KEYNOTE: The History of the School for Advanced Research and its Relationship to Indigenous Peoples

Speaker: Dr. K. Tsianina Lomawaima, Arizona State University

IARC Speaker Series, Eric S. Dobkin Boardroom, School for Advanced Research, 660 Garcia Street, Santa Fe

Wednesday, March 29, 2017, 6:00 pm, Admission is free.

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The support of Indigenous arts and histories has always been a keystone to the mission of SAR. From the leadership and longstanding support of Board member (1932-1964) Tsianina Redfeather Blackstone to the establishment of the Indian Arts Research Center and its artist fellowship program, SAR’s involvement with indigenous issues has shifted over the years. In this keynote lecture, great-grandniece to Tsianina Blackstone and former SAR Board member (2006-2015), Dr. K. Tsianina Lomawaima, will discuss the development of SAR and its relationships with indigenous issues—including challenges and accomplishments—over the last century.




Videography by José Cruzado.




K. Tsianina LomawaimaK. Tsianina LomawaimaK. Tsianina LomawaimaK. Tsianina Lomawaima (Mvskoke / Creek Nation, not enrolled) joined Arizona State University in January 2014. From 1994-2014 she served on the faculty of American Indian Studies at the University of Arizona, serving as head from 2005-2009. From 1988–1994, she was a member of the Anthropology & American Indian Studies faculty at the University of Washington.

The recipient of numerous teaching honors, including the University of Washington’s Distinguished Teaching Award, Dr. Lomawaima’s teaching interests include U.S. history, American Indian policy history, Indigenous knowledge systems, and research issues in American Indian education.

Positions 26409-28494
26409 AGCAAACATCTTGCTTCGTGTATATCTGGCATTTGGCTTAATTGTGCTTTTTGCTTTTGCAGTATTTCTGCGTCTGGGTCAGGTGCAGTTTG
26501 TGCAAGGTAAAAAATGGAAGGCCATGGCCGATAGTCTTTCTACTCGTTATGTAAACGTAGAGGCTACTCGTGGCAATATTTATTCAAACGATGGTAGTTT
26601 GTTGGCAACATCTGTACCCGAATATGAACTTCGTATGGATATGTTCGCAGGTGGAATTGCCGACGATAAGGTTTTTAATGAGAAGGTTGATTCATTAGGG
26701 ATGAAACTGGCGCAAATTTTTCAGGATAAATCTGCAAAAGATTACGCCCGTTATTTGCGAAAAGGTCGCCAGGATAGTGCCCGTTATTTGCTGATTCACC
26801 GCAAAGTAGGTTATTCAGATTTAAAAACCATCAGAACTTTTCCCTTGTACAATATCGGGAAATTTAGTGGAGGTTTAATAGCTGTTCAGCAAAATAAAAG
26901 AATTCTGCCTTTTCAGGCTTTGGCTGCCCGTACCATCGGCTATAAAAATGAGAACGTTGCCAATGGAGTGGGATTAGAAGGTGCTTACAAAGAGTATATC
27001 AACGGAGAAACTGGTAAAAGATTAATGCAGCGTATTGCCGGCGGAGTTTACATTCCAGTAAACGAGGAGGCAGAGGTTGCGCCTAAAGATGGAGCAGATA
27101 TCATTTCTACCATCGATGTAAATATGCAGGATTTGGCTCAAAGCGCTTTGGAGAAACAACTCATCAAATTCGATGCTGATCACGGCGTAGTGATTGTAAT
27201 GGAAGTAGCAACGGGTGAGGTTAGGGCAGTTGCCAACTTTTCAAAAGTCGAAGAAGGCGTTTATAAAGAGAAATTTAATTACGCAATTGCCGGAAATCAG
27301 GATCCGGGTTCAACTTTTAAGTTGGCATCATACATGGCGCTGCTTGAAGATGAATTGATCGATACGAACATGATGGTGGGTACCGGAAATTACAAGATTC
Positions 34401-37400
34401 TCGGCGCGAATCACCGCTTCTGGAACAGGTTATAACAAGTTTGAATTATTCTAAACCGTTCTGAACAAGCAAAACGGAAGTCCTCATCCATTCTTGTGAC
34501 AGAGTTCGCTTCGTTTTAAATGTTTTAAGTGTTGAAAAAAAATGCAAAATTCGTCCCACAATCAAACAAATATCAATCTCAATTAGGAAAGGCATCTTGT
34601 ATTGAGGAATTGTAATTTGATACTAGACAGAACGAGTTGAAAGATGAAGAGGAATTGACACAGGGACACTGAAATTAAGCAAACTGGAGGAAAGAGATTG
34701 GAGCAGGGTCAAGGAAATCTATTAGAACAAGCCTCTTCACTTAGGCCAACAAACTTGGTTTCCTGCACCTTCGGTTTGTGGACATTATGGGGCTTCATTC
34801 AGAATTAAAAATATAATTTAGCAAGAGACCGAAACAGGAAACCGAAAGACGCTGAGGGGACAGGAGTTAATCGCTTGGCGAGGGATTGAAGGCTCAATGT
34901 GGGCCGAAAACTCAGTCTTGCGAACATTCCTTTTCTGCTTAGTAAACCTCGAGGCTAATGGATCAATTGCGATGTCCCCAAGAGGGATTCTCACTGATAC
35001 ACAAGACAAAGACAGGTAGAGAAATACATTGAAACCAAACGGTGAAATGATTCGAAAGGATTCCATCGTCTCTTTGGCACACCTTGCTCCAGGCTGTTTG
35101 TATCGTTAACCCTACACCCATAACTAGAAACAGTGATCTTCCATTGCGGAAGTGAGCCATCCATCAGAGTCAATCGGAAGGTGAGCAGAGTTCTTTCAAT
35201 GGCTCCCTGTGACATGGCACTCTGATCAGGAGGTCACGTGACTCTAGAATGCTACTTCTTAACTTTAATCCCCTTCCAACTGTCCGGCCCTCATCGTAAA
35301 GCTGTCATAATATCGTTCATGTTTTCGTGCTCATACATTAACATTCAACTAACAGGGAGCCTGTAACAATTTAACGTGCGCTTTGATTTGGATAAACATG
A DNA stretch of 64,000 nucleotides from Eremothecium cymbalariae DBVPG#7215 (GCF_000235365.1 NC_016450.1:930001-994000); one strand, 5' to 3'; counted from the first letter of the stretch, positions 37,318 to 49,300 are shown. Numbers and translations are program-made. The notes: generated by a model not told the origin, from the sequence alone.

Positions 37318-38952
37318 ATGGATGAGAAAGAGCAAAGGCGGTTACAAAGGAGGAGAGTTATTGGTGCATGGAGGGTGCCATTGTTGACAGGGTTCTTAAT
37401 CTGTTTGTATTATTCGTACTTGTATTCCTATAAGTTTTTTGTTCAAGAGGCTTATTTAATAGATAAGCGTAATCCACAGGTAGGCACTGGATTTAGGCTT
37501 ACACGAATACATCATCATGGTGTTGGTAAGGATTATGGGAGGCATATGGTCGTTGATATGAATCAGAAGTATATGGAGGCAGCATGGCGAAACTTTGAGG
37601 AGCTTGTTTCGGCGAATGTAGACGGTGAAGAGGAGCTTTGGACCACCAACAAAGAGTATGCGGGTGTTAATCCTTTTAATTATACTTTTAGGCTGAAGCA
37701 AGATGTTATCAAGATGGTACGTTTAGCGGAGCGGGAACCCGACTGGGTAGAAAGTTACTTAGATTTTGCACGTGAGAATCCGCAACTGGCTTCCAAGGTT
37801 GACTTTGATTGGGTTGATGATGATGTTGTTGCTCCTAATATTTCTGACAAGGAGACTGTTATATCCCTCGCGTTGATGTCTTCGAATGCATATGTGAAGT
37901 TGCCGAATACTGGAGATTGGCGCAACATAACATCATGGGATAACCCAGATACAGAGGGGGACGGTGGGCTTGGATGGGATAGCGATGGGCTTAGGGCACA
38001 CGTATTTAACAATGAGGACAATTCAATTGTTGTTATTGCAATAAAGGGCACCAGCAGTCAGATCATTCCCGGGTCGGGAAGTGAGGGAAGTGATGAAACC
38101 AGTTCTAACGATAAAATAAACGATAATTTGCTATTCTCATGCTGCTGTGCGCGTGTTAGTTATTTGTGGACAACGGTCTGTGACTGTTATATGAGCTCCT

Her research interests include the status of Native people as U.S. citizens and Native nations as Indigenous sovereigns, the role of Native nations in shaping U.S. federalism, and the history of American Indian schooling. Research on the federal off-reservation boarding school system is rooted in the experiences of her father, Curtis Thorpe Carr, a survivor of Chilocco Indian Agricultural School in Oklahoma, where he was enrolled from 1927 to 1935.

Many of her books have garnered national recognition, including: To Remain an Indian (Outstanding Book Award, American Educational Research Association); and They Called It Prairie Light: The Story of Chilocco Indian School (North American Indian Prose Award, American Educational Association Critics’ Choice Award).

Lomawaima served as 2012-2013 President of the Native American and Indigenous Studies Association/NAISA, which she helped found in 2007, and as 2005 President of the American Society for Ethnohistory. She was awarded the Western History Association Lifetime Achievement Award for American Indian History in 2010; in 2016 she was selected a Fellow of the American Educational Research Association, and elected to the National Academy of Education.

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